Under PTO 14, Plaintiffs must disclose facts material to their claims that would otherwise be disclosed in traditional discovery. To allow the Court to manage this MDL and to allow the parties to fairly negotiate settlement or to advance to trial, Plaintiffs must disclose these facts on the schedule that, in agreement with Defendants, they submitted to the Court for adoption. These policies are advanced only by enforcing PTO 14's terms.

         As to the lesser sanction of dismissal without prejudice, Plaintiffs must explain why it would be effective given that prior warnings have failed. See First Gen., 958 F.2d at 206 (affirming dismissal with prejudice because “the district court already found lesser sanctions ineffective”). These failed prior warnings include those built into PTO 14 and the prior dismissal orders as to other plaintiffs.

         II. The Court DISMISSES the above-captioned Plaintiffs with prejudice for failing PTO 14.

         Defendants have validly moved to dismiss the above-captioned Plaintiffs. Plaintiffs have either not served PFSs, see PTO 14 ¶ 2 (requiring service), or served deficient PFSs, see Id. ¶ 4 (listing “core deficiencies” that justify dismissal). Defendants have timely notified Plaintiffs of these defects. See Id. ¶ 6. Because Plaintiffs have failed to cure these defects despite notice and appearing on the status-conference agenda for two sequential months (October 17, 2017 [Dkt. No. 959] and November 15, 2017 [Dkt. No. 1014]), dismissal is proper. See PTO 14 ¶ 8.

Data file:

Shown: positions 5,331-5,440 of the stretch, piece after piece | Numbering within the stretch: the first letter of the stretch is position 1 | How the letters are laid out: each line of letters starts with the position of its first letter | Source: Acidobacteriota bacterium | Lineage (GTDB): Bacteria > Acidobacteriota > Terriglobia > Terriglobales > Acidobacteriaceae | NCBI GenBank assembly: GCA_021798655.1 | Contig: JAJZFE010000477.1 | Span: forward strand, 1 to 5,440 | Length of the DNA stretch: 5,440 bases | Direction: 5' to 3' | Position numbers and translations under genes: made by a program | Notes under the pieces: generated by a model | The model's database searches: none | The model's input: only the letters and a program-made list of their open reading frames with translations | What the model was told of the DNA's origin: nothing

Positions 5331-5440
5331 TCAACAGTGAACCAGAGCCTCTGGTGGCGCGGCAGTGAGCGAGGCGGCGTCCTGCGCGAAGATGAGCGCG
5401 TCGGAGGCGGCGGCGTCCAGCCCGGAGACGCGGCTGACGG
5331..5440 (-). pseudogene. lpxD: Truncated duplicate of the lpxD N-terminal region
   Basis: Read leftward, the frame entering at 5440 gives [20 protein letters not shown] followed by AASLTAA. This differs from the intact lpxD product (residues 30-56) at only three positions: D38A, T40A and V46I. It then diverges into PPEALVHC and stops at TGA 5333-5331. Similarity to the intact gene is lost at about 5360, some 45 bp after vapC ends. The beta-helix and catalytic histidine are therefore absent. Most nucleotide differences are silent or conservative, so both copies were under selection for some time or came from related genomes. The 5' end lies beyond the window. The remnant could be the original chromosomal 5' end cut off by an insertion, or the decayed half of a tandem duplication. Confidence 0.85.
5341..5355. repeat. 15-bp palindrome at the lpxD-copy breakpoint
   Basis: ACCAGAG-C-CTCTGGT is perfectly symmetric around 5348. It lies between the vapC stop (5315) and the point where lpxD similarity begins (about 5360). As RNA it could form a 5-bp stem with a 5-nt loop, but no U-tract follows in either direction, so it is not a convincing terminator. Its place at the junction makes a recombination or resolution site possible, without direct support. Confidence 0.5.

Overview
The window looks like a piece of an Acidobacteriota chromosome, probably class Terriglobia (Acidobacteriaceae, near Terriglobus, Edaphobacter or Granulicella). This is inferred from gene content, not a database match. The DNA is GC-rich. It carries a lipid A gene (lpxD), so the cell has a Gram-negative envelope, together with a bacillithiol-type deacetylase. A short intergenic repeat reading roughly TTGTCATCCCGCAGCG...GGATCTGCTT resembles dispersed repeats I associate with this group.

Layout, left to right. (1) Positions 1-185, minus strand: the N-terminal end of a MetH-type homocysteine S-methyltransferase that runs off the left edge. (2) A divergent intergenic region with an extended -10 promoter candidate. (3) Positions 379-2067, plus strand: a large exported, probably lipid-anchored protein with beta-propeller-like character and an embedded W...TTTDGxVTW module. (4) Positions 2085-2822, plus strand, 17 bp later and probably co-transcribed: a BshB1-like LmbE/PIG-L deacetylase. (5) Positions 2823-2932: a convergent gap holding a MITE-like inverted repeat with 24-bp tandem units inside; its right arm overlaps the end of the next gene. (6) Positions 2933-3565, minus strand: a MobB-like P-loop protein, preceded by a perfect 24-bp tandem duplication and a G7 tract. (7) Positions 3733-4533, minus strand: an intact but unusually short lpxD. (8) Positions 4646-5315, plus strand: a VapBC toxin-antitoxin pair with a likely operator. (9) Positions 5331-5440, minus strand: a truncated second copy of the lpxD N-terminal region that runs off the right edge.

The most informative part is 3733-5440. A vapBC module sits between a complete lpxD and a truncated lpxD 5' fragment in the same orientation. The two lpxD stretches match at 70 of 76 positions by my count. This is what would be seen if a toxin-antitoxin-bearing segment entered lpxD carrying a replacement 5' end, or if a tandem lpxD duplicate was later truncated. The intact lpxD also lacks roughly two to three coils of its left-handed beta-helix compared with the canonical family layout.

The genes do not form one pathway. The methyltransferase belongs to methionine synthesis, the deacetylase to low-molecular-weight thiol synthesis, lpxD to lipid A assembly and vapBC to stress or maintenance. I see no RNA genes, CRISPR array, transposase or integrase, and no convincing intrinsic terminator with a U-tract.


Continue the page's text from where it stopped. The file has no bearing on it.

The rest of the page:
A. For Plaintiffs Theodore Hecht (17-cv-2395) and Rhonda Morgan (17-cv-1441), neither Plaintiff nor Plaintiff's counsel responds to the Motion.

         The Court DISMISSES these two cases with prejudice under Rule 41(b) for Plaintiffs' failure to comply with PTO 14 and to prosecute their cases.

         B. Plaintiff Kimberly Charles (17-cv-286) does not oppose the Motion.

         For Plaintiff Kimberly Charles, her counsel submitted a log of failed attempts to contact her. Charles's Resp. 2, 15-md-2666 Dkt. No. 1025. This submission does not oppose the Motion because it neither disputes Defendants' contentions nor excuses Plaintiff's noncompliance with PTO 14. Compare Order 2, 15-md-2666 Dkt. No. 622 (deeming log of “unsuccessful attempts to enlist the client's cooperation” non- opposition), with Charles's Resp. 2 (“The undersigned counsel attempted to reach Plaintiff numerous times including . . . May 9, 2017. . . .”). Still, counsel requests a 120-day extension or dismissal with prejudice. Charles's Resp. 2-3. The Court rejects these requests because Charles's noncompliance is unexcused. Id. at 1 (admitting that “the undersigned counsel is without any knowledge of circumstances that may preclude Plaintiff from responding to the counsel's contact attempts”). And, counsel does not ...